Home News Concerns over an Extended and Expensive US-China Trade Tiff Impacts Market

Concerns over an Extended and Expensive US-China Trade Tiff Impacts Market


Concerns that China and the United States were gearing up for a protracted and expensive trade war impacted the finance sector on Monday as Beijing charged Washington of maintaining “extravagant expectations” for an agreement that would end the ongoing argument.

Shares of telecom suppliers like Broadcom Inc, Micron Technology, and Qualcomm went down steeply as investors calculated the costs of increased tariffs on American and Chinese goods, along with the effects of the harsh restrictions imposed on Huawei Technologies for the US tech industry.

Apple shares also went down. An HSBC warning influenced the 3.3% drop that the increased tariffs on China’s products would push the technology titan to hike prices. However, this will have severe consequences on the demand for Apple products.

Analysts from Morgan Stanley warned that a break down in the trade discussions and a continuous disruption with a tariff hike on the entire US-China trade would usher a global economic recession.

The financial services company mentioned in a memo to clients that a scenario like that would urge the Federal Reserve to lower interest rates to zero by the time 2020 rolls around. However, delays in the communication of policies could mean the company won’t be able to prevent the worsening of financial situations and an outright recession.

Embittered Discussions

Discussions between the two countries had deteriorated badly since the start of the month when officials from China wanted extensive changes to the wording of a proposed agreement that the Trump government says have already been agreed on.

The negotiations that ensued culminated with no change as US President Donald Trump raised tariffs to 25% from the initial 10% levied on $200 billion amount of Chinese goods and warned that he’d enforce duties on all outstanding Chinese products sold in the US.

Meanwhile, China also instituted a tariff increase in retaliation and in return, the Trump administration included telecom conglomerate Huawei to a trading list that restricted its capacity to buy American software and components and conduct business with various businesses in the United States.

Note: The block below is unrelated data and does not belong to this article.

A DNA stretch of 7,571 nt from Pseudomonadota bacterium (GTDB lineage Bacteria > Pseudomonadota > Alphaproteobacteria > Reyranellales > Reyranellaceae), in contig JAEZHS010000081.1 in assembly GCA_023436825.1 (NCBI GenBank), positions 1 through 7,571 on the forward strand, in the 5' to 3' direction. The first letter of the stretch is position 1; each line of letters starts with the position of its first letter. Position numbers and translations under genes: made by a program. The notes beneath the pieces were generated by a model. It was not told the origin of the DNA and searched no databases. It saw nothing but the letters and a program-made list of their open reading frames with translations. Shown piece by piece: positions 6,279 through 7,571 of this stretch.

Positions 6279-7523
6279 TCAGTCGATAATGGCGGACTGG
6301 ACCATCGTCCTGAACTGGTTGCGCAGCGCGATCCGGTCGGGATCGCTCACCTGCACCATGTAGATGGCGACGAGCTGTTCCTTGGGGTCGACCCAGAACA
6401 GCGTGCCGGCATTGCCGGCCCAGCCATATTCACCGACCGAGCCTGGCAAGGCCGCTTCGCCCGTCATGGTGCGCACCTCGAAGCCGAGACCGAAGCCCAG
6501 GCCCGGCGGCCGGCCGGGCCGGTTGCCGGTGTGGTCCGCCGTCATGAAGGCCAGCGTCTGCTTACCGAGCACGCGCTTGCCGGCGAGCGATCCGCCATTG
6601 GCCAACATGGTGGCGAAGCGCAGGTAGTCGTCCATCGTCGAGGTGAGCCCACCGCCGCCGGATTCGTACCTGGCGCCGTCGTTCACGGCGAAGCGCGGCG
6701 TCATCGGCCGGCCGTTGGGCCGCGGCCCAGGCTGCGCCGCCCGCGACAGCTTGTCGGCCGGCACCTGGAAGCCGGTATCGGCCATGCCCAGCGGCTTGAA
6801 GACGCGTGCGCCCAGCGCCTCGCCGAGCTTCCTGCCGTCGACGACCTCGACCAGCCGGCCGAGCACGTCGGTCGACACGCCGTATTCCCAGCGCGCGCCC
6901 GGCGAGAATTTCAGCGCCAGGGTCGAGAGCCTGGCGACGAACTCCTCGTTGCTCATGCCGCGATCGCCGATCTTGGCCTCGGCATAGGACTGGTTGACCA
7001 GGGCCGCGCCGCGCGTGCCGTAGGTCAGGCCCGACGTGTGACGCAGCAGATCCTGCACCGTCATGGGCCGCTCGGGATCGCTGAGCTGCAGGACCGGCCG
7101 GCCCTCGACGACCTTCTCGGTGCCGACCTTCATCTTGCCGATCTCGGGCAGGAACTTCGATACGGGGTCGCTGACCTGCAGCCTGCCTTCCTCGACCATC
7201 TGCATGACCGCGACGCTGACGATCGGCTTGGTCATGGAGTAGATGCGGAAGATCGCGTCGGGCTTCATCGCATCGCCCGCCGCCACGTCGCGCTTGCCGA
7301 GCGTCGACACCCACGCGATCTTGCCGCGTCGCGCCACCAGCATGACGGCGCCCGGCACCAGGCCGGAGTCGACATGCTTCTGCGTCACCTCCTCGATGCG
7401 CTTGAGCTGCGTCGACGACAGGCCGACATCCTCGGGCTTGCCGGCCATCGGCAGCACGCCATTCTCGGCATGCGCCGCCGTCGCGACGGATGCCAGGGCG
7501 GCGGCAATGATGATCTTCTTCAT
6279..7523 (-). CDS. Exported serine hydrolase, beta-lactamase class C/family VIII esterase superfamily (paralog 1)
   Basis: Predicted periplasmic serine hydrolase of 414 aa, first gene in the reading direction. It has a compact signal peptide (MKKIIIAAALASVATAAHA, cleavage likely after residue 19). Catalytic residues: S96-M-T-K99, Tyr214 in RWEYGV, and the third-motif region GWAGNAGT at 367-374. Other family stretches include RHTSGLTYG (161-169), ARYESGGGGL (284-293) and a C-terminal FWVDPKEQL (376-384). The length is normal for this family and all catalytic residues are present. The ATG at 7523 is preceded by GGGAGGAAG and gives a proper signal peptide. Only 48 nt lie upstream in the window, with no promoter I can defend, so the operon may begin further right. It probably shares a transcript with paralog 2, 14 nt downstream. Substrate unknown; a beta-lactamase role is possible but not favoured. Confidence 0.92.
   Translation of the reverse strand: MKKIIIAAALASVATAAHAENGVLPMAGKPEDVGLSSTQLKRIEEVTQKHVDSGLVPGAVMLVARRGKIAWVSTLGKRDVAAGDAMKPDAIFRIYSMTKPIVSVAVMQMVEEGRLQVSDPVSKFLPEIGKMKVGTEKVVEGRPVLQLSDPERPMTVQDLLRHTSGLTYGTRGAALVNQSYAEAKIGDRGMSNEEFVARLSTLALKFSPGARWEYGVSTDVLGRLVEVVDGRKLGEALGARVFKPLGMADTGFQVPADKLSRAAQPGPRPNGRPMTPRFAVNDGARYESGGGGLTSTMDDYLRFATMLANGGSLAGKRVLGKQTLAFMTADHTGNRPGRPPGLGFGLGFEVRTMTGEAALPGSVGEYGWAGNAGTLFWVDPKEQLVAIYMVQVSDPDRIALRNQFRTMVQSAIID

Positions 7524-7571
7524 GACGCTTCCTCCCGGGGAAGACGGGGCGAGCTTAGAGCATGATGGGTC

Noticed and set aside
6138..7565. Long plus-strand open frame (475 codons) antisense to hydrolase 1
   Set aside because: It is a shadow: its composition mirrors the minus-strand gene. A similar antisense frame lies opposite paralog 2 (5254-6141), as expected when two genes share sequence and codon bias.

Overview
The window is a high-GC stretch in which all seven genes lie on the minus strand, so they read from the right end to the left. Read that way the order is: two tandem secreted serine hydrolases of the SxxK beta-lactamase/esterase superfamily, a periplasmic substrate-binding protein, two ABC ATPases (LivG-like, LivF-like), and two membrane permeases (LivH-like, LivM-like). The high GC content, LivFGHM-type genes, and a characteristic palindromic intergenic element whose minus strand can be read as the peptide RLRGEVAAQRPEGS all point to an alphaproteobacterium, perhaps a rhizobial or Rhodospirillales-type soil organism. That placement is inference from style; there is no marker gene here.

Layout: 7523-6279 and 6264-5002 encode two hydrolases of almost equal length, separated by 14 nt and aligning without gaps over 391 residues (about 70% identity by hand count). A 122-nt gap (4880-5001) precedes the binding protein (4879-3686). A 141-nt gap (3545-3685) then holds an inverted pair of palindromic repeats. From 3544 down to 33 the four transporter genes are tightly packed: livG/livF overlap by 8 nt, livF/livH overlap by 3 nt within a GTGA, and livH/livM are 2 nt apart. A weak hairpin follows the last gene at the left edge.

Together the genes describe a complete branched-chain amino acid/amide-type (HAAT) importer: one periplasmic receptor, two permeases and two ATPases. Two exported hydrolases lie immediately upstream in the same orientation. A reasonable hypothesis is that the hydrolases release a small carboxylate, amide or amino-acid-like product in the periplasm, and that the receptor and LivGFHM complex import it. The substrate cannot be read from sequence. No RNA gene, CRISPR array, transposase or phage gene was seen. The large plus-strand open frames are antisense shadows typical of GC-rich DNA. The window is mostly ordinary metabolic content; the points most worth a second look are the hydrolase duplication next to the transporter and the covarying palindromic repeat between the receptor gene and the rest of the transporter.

No new schedule of negotiations have been set, and if Beijing’s harsher tone is any indication, it’s unlikely that any talks will resume soon. It also raised questions whether there’s a possibility of a meeting between the leaders of the two battling countries during the G20 Summit that will be held next month in Japan.

Confusing Agreement

In an interview that aired last Sunday, President Trump stated that the US and China had a good deal but that China had changed it. He added that it was OK because “we’re going to tariff their products.”

US government officials had earlier stated that China had ceded on several fundamental “structural” points, including their demand for enhancing the safeguards on intellectual property, putting an end to compulsory technology transfers and improved access to the Asian country’s markets. Placing restrictions on state subsidies turned out to a thorny issue.

Lu Kang, the spokesman for China’s Foreign Ministry, has denied that China had consented to any issues. He told a news briefing that the government doesn’t know what the agreement the US mentioned was. He posited that the US might have a deal they had high expectations of, but it’s not anything China has agreed to.

Lu also added that the latest failed round of US-China negotiations floundered because the Trump administration wanted to accomplish “unreasonable interests through extreme pressure.” He said that it wouldn’t have worked from the start.

Restrictions on Huawei

The restrictions the US imposed on Huawei began to be felt by Monday. Google revoked the Chinese giant’s license that allowed the transfer of software, hardware, and technical services. However, Huawei can still make use of Google’s open source licensing.

Because of this, shares of European chip manufacturers like AMS, Infineon Technologies, and STMicroelectronics fell drastically on Monday as investors became worried Huawei’s suppliers might stop shipping parts to the company.

China Daily, the country’s official newspaper, stated in its editorial that America had shown its ugliness through its limitations on Huawei. It criticized the US for acting like it has “the absolute say over everything in its dealings with the rest of the world” and expecting the other countries to accept what the country wanted no matter how oppressive it is. The newspaper emphasized that neither China nor Huawei will simply take that.